Authors

Julia Spencer

Date of Award

2016

Document Type

Masters Plan B

Department

Science & Mathematics Teaching Center

Advisor

Dr. Victoria Gillis, Committee Chair

Second Advisor

Dr. Ginger Paige, Outside Member

Third Advisor

Dr. Jeasik Cho, Committee Member

Fourth Advisor

Sylvia Parker, Fourth Member

Abstract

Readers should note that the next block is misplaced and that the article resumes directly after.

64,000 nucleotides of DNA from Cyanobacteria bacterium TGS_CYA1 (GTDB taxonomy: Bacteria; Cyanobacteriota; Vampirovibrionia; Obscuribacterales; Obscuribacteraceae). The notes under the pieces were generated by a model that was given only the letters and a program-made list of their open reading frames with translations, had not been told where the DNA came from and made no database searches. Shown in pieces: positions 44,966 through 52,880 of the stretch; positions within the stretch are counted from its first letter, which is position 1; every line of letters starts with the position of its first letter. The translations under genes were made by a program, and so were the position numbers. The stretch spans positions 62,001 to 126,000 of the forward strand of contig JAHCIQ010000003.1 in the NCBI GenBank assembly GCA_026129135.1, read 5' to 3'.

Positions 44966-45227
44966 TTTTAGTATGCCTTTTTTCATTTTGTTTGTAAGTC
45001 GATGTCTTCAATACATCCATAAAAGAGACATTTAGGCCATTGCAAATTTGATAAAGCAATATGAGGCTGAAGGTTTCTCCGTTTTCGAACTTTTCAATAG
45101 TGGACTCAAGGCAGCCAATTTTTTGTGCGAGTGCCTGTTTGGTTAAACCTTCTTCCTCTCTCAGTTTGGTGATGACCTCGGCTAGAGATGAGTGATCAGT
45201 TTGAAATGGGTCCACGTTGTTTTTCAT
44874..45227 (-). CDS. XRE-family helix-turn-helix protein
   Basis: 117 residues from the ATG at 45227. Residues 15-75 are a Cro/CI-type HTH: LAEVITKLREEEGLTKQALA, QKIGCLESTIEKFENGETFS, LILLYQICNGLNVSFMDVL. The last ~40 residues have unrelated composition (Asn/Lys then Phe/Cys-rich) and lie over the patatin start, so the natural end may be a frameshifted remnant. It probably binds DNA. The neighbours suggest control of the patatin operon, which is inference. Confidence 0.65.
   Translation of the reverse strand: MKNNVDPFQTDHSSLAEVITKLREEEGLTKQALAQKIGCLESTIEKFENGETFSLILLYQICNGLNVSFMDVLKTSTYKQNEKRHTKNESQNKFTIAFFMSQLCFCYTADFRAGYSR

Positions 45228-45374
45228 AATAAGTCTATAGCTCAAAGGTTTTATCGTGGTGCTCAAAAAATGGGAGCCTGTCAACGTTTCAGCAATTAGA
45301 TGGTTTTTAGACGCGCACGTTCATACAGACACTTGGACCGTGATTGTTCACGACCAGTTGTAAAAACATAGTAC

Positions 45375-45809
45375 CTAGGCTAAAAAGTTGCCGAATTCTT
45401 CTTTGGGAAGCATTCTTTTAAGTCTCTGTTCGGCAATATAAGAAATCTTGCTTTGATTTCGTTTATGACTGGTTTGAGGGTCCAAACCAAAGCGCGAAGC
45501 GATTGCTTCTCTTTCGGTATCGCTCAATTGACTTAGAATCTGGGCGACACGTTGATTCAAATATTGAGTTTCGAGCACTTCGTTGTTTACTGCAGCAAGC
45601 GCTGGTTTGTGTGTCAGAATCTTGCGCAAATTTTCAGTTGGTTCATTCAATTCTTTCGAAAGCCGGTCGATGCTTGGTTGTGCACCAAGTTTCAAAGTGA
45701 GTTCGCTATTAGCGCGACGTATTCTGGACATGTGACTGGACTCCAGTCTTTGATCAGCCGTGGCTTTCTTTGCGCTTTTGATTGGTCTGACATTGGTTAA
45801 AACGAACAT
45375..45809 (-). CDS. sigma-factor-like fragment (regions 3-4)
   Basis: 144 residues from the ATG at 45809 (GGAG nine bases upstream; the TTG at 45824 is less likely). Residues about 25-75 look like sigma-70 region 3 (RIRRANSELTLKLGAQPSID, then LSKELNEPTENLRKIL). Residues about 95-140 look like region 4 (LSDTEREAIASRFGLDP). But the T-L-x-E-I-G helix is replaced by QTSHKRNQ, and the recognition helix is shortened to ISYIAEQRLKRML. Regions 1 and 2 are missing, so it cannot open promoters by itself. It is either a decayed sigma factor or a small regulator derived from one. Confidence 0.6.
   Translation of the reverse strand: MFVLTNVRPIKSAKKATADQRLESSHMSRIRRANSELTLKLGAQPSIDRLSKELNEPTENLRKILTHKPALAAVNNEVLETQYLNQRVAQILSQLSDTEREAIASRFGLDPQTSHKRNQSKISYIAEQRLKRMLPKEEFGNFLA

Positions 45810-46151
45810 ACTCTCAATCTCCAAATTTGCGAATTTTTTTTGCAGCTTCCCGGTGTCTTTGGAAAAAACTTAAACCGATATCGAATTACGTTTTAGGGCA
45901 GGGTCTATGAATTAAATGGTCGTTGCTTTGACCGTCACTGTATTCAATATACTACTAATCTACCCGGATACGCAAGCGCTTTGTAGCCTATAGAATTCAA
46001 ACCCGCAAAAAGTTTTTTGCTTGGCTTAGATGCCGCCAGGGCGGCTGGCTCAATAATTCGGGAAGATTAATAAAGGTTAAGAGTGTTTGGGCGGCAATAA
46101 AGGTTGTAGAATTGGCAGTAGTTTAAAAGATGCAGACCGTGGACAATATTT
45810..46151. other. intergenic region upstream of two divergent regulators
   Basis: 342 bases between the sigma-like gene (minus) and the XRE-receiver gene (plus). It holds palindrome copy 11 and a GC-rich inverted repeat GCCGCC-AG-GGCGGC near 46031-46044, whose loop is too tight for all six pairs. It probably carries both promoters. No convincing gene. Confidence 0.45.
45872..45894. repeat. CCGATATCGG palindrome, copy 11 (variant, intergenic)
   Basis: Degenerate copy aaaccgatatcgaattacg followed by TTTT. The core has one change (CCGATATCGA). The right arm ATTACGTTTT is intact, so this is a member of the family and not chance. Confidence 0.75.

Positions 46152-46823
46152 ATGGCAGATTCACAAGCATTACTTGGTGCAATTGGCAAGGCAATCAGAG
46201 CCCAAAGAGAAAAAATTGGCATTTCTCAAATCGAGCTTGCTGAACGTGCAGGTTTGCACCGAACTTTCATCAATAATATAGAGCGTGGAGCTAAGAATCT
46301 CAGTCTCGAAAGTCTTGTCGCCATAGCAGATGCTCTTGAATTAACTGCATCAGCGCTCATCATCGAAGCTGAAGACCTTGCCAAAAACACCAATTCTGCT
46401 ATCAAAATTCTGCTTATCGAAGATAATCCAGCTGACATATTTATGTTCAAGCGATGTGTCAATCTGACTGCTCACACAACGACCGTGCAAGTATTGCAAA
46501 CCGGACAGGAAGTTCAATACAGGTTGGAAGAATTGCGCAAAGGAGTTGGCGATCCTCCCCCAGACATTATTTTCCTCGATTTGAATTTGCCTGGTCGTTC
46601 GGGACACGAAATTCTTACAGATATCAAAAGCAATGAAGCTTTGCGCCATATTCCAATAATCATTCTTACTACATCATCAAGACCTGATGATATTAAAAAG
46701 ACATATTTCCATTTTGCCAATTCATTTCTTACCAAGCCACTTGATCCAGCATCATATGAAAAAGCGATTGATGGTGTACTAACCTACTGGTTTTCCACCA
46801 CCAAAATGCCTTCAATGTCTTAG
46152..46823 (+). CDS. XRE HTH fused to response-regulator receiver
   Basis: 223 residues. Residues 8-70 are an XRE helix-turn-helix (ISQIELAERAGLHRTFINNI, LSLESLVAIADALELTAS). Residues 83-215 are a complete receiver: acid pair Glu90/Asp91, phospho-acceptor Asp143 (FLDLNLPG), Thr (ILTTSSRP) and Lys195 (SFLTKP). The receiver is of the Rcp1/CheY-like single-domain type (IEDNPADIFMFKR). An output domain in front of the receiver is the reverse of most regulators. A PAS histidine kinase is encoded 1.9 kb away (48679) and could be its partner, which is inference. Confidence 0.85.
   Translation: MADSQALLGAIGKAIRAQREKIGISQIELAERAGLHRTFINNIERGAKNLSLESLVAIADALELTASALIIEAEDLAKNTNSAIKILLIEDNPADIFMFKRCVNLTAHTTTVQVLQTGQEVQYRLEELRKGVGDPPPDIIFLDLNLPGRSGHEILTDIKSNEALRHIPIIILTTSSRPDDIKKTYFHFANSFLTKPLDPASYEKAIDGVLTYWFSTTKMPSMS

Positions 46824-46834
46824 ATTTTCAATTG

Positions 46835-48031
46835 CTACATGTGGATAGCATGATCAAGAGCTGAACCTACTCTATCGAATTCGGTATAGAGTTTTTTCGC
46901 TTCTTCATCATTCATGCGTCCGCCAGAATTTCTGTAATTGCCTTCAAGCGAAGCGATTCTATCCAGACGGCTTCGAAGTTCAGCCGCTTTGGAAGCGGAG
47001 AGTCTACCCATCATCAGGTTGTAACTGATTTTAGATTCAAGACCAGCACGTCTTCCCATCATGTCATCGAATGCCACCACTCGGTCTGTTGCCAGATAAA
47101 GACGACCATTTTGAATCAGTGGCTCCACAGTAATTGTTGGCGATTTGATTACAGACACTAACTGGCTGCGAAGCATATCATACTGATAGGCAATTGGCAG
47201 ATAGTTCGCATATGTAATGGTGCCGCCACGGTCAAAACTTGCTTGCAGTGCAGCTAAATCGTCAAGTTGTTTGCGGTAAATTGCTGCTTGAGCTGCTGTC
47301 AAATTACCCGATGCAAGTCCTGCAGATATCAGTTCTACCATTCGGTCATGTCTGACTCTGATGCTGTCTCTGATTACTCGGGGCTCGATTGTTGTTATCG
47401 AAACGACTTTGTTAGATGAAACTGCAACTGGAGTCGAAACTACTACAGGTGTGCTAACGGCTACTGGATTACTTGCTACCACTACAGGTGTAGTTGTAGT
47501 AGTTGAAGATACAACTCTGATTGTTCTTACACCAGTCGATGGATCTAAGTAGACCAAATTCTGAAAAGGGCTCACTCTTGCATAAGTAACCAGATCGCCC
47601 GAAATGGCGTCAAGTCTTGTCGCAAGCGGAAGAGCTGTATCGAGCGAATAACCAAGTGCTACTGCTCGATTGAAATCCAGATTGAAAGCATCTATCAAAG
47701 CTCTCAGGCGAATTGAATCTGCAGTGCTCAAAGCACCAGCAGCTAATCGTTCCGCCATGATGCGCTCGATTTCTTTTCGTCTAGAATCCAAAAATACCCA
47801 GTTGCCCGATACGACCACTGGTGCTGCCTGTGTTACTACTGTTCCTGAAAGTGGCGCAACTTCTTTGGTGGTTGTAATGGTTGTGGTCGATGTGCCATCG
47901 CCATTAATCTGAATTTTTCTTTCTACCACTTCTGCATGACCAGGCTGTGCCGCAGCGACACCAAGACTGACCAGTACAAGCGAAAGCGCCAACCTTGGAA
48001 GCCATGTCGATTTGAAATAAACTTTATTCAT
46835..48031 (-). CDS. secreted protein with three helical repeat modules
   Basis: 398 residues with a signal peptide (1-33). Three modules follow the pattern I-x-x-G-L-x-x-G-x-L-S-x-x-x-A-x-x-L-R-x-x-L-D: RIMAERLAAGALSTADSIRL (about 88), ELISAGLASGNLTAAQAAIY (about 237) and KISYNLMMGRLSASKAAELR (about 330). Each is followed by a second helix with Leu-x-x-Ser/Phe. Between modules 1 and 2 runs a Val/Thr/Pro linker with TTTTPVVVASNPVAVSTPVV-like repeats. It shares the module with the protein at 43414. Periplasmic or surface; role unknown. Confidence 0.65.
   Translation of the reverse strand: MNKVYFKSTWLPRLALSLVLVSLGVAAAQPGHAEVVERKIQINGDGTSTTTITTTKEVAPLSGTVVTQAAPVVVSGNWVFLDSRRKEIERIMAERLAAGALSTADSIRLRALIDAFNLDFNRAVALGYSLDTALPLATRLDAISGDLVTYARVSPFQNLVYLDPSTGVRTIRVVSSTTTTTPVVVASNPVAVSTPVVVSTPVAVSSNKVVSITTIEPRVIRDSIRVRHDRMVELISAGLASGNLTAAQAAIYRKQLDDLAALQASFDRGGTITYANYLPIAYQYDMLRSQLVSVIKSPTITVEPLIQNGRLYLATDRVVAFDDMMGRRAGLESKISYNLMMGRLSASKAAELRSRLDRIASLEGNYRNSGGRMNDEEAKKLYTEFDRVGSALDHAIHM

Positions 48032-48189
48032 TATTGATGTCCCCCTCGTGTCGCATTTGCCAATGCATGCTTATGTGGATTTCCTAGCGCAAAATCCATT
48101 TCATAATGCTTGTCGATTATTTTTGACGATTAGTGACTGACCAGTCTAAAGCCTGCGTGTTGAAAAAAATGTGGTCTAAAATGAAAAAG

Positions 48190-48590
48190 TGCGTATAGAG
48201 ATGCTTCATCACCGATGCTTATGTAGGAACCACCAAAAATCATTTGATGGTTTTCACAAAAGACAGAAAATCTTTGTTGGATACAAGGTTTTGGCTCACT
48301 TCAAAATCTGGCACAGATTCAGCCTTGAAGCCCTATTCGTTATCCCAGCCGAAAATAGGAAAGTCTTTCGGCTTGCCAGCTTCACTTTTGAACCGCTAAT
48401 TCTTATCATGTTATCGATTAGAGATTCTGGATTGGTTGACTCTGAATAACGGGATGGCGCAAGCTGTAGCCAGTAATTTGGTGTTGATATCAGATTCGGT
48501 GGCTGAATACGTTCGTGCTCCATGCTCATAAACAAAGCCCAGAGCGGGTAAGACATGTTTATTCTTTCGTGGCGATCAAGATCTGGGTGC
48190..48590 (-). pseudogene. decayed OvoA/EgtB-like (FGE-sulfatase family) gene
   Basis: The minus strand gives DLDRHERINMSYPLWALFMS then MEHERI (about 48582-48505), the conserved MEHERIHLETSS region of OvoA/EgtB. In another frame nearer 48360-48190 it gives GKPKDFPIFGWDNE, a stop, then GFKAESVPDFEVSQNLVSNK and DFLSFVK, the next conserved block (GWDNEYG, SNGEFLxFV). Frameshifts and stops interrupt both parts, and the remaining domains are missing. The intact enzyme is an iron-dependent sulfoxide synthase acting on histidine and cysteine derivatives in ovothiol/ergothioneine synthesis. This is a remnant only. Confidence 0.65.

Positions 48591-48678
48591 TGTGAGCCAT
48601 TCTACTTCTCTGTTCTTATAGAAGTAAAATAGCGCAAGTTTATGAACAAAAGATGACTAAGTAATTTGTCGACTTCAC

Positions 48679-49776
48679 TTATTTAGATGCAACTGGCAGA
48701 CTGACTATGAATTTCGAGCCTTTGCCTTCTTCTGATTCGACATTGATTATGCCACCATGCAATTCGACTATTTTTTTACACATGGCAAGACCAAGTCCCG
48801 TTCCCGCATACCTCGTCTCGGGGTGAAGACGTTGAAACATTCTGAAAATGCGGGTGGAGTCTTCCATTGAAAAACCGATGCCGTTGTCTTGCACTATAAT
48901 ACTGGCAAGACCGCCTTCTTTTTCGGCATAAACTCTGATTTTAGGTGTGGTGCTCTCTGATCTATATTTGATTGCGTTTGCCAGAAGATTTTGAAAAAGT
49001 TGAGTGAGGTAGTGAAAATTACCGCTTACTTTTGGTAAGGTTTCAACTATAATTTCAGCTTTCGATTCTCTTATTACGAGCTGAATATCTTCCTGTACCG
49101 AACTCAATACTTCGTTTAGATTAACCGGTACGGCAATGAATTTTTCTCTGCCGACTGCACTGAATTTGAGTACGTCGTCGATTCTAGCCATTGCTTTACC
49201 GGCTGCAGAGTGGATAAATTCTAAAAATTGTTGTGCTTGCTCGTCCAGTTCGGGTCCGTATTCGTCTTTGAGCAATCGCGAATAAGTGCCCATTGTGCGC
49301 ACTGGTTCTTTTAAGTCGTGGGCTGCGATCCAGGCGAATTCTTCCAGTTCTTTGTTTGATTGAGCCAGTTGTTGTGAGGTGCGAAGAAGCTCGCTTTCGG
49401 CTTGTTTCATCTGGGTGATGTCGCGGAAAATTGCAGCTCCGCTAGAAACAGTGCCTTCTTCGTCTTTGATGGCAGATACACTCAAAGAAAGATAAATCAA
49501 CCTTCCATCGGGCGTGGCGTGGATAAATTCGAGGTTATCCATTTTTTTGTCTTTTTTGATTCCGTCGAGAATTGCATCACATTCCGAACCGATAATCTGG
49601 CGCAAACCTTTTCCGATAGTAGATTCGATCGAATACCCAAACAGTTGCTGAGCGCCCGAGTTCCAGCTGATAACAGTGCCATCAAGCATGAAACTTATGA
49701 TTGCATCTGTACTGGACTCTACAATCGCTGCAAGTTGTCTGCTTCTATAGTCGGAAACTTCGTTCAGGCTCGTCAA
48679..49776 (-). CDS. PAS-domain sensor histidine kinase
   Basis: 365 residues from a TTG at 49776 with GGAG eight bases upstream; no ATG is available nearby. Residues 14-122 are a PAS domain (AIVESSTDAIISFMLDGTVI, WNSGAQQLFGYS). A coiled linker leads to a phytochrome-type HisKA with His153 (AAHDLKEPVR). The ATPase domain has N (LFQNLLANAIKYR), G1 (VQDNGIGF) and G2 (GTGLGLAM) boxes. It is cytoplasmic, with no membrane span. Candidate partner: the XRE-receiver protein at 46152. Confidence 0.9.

Groundwater is an important part of the Earth’s hydrologic system. The Next Generation Science Standards ask middle school students to incorporate groundwater into a model of resource distribution that requires an understanding of the mechanisms and scientific principles that influence groundwater movement and distribution. Physical models that replicate groundwater systems are an essential tool for helping students develop understanding of hidden phenomena such as groundwater, but are often expensive. Wyoming EPSCoR seeks to mitigate this challenge by providing a physical groundwater model to K-12 teachers within the state, however the provision and use of physical models poses its own set of challenges to teachers. Without appropriate training and integration into larger curriculum, models and toolkits often serve as isolated experiences with little to no lasting influence on students’ scientific understanding. In addition assessment for student understanding during and after the use physical models is rarely incorporated. This research aims to answer the question of what are the essential components of an authentic assessment framework that measures student-learning outcomes from the use of a physical, interactive groundwater model at a middle school level. It provides an assessment framework meant to increase the utility of the model to teachers, and increase student understanding by incorporating it into a progression for learning and assessment of groundwater. This assessment framework also provides a means for EPSCoR to evaluate the efficacy of outreach materials in terms of student learning outcomes form the use of the model.

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